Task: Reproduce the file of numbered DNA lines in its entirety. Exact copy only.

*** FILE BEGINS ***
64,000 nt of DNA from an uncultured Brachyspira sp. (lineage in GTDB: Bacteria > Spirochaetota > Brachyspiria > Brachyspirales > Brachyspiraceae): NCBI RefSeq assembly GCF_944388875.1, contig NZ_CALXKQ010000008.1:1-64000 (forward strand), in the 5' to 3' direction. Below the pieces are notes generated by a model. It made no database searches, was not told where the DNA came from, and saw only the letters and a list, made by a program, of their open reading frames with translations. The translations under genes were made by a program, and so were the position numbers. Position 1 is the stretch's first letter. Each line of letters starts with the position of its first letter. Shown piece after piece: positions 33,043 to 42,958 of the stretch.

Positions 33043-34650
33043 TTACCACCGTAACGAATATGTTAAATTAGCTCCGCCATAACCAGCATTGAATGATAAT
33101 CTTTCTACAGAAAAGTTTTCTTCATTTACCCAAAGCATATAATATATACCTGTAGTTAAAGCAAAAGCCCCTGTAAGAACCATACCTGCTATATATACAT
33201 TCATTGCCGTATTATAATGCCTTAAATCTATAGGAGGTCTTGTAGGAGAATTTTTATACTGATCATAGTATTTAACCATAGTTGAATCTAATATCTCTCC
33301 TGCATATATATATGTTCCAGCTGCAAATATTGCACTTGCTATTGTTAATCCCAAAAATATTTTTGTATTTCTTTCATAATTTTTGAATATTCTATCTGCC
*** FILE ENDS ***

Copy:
64,000 nt of DNA from an uncultured Brachyspira sp. (lineage in GTDB: Bacteria > Spirochaetota > Brachyspiria > Brachyspirales > Brachyspiraceae): NCBI RefSeq assembly GCF_944388875.1, contig NZ_CALXKQ010000008.1:1-64000 (forward strand), in the 5' to 3' direction. Below the pieces are notes generated by a model. It made no database searches, was not told where the DNA came from, and saw only the letters and a list, made by a program, of their open reading frames with translations. The translations under genes were made by a program, and so were the position numbers. Position 1 is the stretch's first letter. Each line of letters starts with the position of its first letter. Shown piece after piece: positions 33,043 to 42,958 of the stretch.

Positions 33043-34650
33043 TTACCACCGTAACGAATATGTTAAATTAGCTCCGCCATAACCAGCATTGAATGATAAT
33101 CTTTCTACAGAAAAGTTTTCTTCATTTACCCAAAGCATATAATATATACCTGTAGTTAAAGCAAAAGCCCCTGTAAGAACCATACCTGCTATATATACAT
33201 TCATTGCCGTATTATAATGCCTTAAATCTATAGGAGGTCTTGTAGGAGAATTTTTATACTGATCATAGTATTTAACCATAGTTGAATCTAATATCTCTCC
33301 TGCATATATATATGTTCCAGCTGCAAATATTGCACTTGCTATTGTTAATCCCAAAAATATTTTTGTATTTCTTTCATAATTTTTGAATATTCTATCTGCC